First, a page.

GAZA GAZING AT US... SENDING OUT AN S.O.S.
1- The Three Doors
In the Gaza Strip there are three doors, one to the North-East (Erez Crossing), the other to the South-West (Rafah Crossing).
One to Israel, the other to Egypt. Plus the Kerem Shalom Crossing, for trucks only, 2 km South of Rafah.
Today, as of early April 2018, the three doors are practically closed. Few people cross daily to Israel and back through Erez, due to security considerations between Israel and Gaza. None cross through Rafah to Egypt and back, except a few times a year, without any warning, leaving tens of thousands on waiting lists.
When the Rafah Crossing was opened in February, hundreds of Palestinians, women, children, old people most of them, remained stranded on the Egyptian side for days on end, unallowed to come home. "We are being treated like animals" they complained.
In the last months the number of trucks coming into Gaza from Israel has tragically fallen from 800/1,000 a day to 300-350. Not due to restrictive measures taken by Israel, but to the collapse of Gazans' purchasing power. People in Gaza just do not have the means anymore to buy what they need for basic daily life.
2- The Great Border Breach
Ten years ago, on January 2008, after 7 months of blockade, both by Israel and Egypt, the people of Gaza, under the guidance of activists who demolished the metal wall separating them from Egypt, desperately rushed to the other side. The United Nations observers estimated to half the population the number of those who crossed over for goods and supplies (between 700,000 and 800,000 then). After a few days though, then President Mubarak ordered the border to be sealed again, and they all had to return to what had become a cage to them.
Check : Gaza Border Breach
3- The Open the Doors Campaign
A handful of Nobel Laureates then started the Open the Doors Campaign, based on three main demands :
- "enable Gaza to open to the world"
- "end all killings and attacks" on both sides
- "release a significant group of women prisoners, sick prisoners, the youngest and longest-serving, along with those held under arbitrary procedures"
(among the prisoners was Sargeant Shalit who had been captured in a crossborder raid and detained underground, incommunicado, since June 2006).
As they felt more leverage was needed, they extended this Campaign to the European Parliament - the only major forum worldwide directly related to Israel and Palestine, on every level : historical, geographical, spiritual, and human. Reaching up to 54% of the Members of Parliament in 2014.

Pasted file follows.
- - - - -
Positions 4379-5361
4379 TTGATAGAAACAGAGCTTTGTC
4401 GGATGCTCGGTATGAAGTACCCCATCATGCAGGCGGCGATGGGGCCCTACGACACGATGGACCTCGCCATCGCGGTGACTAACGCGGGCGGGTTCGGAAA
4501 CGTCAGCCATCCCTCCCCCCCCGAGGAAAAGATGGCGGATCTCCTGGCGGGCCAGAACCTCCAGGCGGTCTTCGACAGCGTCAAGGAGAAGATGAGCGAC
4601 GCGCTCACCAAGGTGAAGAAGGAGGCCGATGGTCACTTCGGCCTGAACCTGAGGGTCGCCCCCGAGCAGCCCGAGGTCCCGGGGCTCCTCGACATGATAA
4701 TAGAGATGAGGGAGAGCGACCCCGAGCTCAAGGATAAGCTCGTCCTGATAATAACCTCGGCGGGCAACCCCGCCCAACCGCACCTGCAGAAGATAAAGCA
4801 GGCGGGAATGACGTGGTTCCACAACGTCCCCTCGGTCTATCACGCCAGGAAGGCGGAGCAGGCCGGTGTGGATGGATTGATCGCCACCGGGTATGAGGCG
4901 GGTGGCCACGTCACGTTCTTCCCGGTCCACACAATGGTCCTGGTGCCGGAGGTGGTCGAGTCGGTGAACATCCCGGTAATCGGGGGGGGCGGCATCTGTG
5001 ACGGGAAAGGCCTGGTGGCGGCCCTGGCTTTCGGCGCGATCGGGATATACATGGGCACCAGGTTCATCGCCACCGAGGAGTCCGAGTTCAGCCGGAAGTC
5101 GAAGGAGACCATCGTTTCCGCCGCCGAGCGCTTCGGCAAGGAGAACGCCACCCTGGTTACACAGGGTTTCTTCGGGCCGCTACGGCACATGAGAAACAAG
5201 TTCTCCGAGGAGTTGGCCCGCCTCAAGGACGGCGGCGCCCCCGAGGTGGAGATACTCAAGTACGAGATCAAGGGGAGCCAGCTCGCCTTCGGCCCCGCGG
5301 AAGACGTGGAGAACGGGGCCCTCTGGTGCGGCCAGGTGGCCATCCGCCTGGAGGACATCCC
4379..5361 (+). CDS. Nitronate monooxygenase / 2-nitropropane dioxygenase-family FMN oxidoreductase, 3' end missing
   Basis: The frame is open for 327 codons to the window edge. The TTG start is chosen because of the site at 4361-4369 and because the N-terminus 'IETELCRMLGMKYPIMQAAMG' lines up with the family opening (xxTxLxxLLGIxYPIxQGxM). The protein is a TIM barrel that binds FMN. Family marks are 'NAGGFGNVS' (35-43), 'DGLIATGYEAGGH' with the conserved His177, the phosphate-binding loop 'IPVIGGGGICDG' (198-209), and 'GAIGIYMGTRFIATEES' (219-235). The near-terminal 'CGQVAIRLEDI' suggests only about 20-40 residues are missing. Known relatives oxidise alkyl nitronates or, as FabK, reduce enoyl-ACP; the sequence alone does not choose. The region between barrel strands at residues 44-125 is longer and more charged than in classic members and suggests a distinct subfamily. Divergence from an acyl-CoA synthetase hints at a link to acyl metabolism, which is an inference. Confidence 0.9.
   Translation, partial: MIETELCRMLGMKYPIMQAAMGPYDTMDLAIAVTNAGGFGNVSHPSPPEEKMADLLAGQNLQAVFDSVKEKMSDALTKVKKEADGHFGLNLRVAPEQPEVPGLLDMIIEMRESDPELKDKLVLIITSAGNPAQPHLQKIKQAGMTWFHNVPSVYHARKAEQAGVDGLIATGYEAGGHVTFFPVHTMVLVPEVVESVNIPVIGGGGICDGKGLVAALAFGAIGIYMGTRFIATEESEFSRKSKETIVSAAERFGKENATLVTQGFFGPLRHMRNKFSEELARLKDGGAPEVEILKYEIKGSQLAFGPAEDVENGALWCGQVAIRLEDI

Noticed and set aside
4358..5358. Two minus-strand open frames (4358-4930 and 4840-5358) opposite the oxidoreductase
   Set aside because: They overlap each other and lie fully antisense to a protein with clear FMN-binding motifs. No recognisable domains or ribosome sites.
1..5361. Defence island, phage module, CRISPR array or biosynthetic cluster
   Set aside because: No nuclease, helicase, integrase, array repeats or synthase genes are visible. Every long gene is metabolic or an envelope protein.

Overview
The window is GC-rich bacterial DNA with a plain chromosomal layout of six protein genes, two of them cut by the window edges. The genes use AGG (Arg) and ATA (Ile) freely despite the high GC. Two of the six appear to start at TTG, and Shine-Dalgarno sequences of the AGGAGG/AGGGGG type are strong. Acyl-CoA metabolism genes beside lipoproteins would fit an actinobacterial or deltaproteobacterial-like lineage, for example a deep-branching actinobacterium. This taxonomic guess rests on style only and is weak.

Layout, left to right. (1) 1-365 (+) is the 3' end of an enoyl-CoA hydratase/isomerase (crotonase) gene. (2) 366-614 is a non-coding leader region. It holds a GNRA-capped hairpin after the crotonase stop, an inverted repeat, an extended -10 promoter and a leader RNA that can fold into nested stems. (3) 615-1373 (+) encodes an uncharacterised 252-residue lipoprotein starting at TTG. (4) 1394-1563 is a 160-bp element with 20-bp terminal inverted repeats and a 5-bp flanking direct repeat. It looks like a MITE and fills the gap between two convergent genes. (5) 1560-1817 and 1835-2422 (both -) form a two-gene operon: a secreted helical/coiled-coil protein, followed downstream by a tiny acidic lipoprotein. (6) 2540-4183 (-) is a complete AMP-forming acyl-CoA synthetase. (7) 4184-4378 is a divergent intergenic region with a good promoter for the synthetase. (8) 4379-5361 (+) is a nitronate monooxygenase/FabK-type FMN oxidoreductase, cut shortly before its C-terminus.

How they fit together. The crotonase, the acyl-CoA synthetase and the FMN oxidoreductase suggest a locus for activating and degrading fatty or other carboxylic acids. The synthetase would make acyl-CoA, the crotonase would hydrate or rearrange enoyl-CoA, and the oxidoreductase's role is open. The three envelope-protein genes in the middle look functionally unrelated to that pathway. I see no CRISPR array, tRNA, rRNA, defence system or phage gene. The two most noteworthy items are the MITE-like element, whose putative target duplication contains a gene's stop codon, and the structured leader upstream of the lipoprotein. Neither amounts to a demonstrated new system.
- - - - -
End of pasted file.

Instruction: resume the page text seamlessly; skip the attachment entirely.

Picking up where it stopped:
The release of Sargeant Shalit was obtained in October 2011, along with the release of 1,000 Palestinian prisoners and most of the women detained.
Since, things have been stalling, and the human condition of the 2 million Gazans has gradually deteriorated to a point of no-return.
4- Raw facts that "everybody" knows
Electricity can be switched on for 3 to 4 hours a day only. Families, businesses, hospitals, depend on generators - and their fuel, to be bought from Israel or Egypt. Strictly speaking, people live in the dark.
Water from the taps is unfit to drink, and people have to buy water from barrels and bottles, which depletes their misery budget - 80% live in poverty, 65% under the poverty line, 45% of the people are unemployed (as opposed to 20% in the West Bank and 4.3% in Israel). For women and those under the age of 25, the figure rises to more than 60%, close to two thirds.
The median age is 17. Half of the population is under 15. Although they could enjoy bathing along the Mediterranean shore, this has become a health hazard, as the water is tragically polluted from raw sewage rejected into it, due to electricity shortage. Even the beaches further North, in Israel, up to Ashkelon, are now polluted.
5- Life and death underground
What has changed since January 2008 ?
Precious little. Things have only gone from bad to worse, from one Egyptian president to the next. There's no leaving the Gaza Strip, except through the Erez Crossing trickle to Israel, and the occasional and chaotic opening of the Rafah Crossing to Egypt for a short period, once a month at best.